For The Record

David Nahmias elected Georgia’s next Supreme Court chief justice

By: - March 11, 2021 7:03 pm

Georgia Supreme Court Justice David Nahmias, center, was elected Thursday to become the next chief justice of the state’s highest court. In January 2020, Nahmias shared a laugh during a reception at the public debut of the court’s new home at the Nathan Deal Judicial Center. Stanley Dunlap/Georgia Recorder

The Georgia Supreme Court Thursday elected David Nahmias to serve as the new chief justice to lead the state’s highest court over the next four years.

The other justices unanimously elected Presiding Justice Nahmias to take over on July 1 when Chief Justice Harold Melton steps down after 16 years with the court. Melton announced in February he would leave with about a year left in his term to spend more time with his family and plan what he will do next.

As chief justice, Nahmias is set to oversee the state’s judicial branch, serve as the court’s spokesperson and lead deliberations for cases that make it before the Supreme Court. He will also take on the responsibility of helping Georgia’s court system recover from upheaval caused by a pandemic.

Nahmias was appointed to the Supreme Court by Republican Gov. Sonny Perdue in 2009 after serving as U.S. attorney for the Northern District of Georgia and with the U.S. Department of Justice.

As a federal prosecutor in Atlanta, he worked on the Centennial Park Olympic bombing investigation and other high-profile cases. 

“I’m honored that my colleagues have given me the opportunity to lead our court and our State’s outstanding judiciary as we face the challenges of emerging from the COVID-19 pandemic,” the DeKalb County native said in a statement. “Chief Justice Melton has left big shoes to fill, and I thank him for his extraordinary leadership and service.”  

The justices also voted Thursday to appoint Justice Michael Boggs as the new presiding justice, who serves as chief justice in their absence.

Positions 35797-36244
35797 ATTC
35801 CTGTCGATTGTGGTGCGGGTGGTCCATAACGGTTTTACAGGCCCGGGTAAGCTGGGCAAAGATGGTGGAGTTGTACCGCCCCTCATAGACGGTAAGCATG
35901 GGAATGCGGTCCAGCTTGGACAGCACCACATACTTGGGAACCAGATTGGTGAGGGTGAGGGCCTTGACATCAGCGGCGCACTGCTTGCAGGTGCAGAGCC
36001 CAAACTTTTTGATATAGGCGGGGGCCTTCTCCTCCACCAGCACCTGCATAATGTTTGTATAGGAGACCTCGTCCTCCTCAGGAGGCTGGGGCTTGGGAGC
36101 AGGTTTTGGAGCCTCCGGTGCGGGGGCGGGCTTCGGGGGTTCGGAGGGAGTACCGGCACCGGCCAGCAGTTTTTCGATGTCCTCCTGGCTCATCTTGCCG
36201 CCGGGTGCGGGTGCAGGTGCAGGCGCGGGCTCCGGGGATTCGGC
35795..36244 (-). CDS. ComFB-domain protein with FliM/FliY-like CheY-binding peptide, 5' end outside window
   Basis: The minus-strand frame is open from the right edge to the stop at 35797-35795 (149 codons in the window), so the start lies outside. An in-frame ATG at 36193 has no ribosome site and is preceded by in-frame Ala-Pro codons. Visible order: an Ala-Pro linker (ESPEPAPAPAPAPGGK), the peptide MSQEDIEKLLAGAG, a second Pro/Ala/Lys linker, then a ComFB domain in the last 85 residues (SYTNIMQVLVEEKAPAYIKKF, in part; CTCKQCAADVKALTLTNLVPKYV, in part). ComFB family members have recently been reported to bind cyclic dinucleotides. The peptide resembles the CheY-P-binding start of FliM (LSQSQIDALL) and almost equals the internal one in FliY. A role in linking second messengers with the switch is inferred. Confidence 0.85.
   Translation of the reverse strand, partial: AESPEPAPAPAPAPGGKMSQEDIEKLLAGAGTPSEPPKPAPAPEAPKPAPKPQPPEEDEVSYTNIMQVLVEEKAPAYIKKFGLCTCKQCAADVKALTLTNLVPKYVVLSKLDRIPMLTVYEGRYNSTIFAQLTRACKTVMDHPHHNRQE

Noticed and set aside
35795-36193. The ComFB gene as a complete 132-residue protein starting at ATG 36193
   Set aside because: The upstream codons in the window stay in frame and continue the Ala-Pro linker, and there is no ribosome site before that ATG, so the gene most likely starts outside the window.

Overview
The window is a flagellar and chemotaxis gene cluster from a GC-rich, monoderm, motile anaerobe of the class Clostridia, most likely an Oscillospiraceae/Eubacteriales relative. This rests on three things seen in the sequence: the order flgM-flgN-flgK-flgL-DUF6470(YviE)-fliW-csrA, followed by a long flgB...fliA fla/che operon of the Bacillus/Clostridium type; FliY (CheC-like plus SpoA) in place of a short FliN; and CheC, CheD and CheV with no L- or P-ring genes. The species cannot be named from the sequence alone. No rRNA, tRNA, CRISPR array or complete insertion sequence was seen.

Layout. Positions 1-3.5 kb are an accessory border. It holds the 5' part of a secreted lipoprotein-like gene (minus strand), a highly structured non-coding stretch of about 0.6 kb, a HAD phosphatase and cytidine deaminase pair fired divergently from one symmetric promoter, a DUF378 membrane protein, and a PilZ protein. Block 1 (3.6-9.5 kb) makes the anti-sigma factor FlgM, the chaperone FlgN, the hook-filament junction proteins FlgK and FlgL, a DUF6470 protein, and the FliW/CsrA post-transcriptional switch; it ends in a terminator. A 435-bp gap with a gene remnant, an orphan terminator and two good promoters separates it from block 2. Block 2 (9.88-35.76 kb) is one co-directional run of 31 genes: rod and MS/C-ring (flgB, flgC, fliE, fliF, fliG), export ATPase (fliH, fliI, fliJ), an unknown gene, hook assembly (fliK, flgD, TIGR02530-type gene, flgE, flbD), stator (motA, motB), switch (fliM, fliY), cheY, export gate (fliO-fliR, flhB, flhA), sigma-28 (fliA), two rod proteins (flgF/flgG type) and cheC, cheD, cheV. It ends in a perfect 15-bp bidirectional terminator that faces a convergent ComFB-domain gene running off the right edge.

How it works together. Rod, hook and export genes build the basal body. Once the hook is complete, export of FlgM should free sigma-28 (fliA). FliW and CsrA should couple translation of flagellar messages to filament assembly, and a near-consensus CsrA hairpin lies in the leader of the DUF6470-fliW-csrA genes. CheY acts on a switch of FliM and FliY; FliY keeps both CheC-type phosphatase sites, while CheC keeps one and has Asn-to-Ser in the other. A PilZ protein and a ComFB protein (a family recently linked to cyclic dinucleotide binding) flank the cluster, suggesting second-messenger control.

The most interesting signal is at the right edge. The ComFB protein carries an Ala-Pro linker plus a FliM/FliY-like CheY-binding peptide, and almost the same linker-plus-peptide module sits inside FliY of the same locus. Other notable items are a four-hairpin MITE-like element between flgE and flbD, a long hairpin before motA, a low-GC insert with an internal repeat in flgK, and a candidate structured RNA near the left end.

Appointed to the Supreme Court in 2016 by Gov. Nathan Deal and returned to the bench by voters in 2018, Boggs is a former judge for the Court of Appeals of Georgia and an ex-Superior Court judge for the Waycross Judicial Circuit.

Nahmias graduated from Harvard School of Law, where he served on the Law Review with former President Barack Obama and U.S. Supreme Court Justice Neil Gorsuch. He later served as a law clerk for the late U.S. Supreme Court Justice Antonin Scalia.

Georgia Supreme Court Justice David Nahmias was elected Thursday to become the next chief justice of the state’s highest court.

Melton said that Boggs and Nahmias are ready to transition to their new leadership roles with a wealth of experience, including other supervisory positions with the supreme court.

“They believe in the rule of law, and that the rule of law is something that is applied across the board,” Melton said. “They both have different skill sets, but together they will make quite a strong team and will provide strong leadership for the judiciary statewide.”

Earlier this week, Melton lifted the restrictions on jury trials he put in place with an emergency order last year as the COVID-19 pandemic spread, leaving it up to court administrators to reopen their courtrooms if they can follow health and safety guidelines. 

Nahmias and Boggs have been a part of an internal COVID-19 team that’s worked through all the scenarios to deal with the new world that courts will operate in for the foreseeable future, Melton said.

“It might be just a trench warfare of being in this COVID crisis together but our judiciary has really coalesced together into a pretty cohesive unit,” Melton said. “It takes somebody from the inside to explain just how unlikely that would be because it’s hard to describe just how many moving pieces there are and how there is really no authority that controls anything. It’s all done by cooperation and agreement.”

Gov. Brian Kemp is set to appoint a new justice to fill the remaining year-plus on Melton’s term.

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Stanley Dunlap
Stanley Dunlap

Stanley Dunlap has covered government and politics for news outlets in Georgia and Tennessee for the past decade. At The (Macon) Telegraph he told readers about Macon-Bibb County’s challenges implementing its recent consolidation, with a focus on ways the state Legislature determines the fate of local communities. He used open records requests to break a story of a $400 million pension sweetheart deal a county manager steered to a friendly consultant. The Georgia Associated Press Managing Editors named Stanley a finalist for best deadline reporting for his story on the death of Gregg Allman and best beat reporting for explanatory articles on the 2018 Macon-Bibb County budget deliberations. The Tennessee Press Association honored him for his reporting on the disappearance of Holly Bobo, which became a sensational murder case that generated national headlines.

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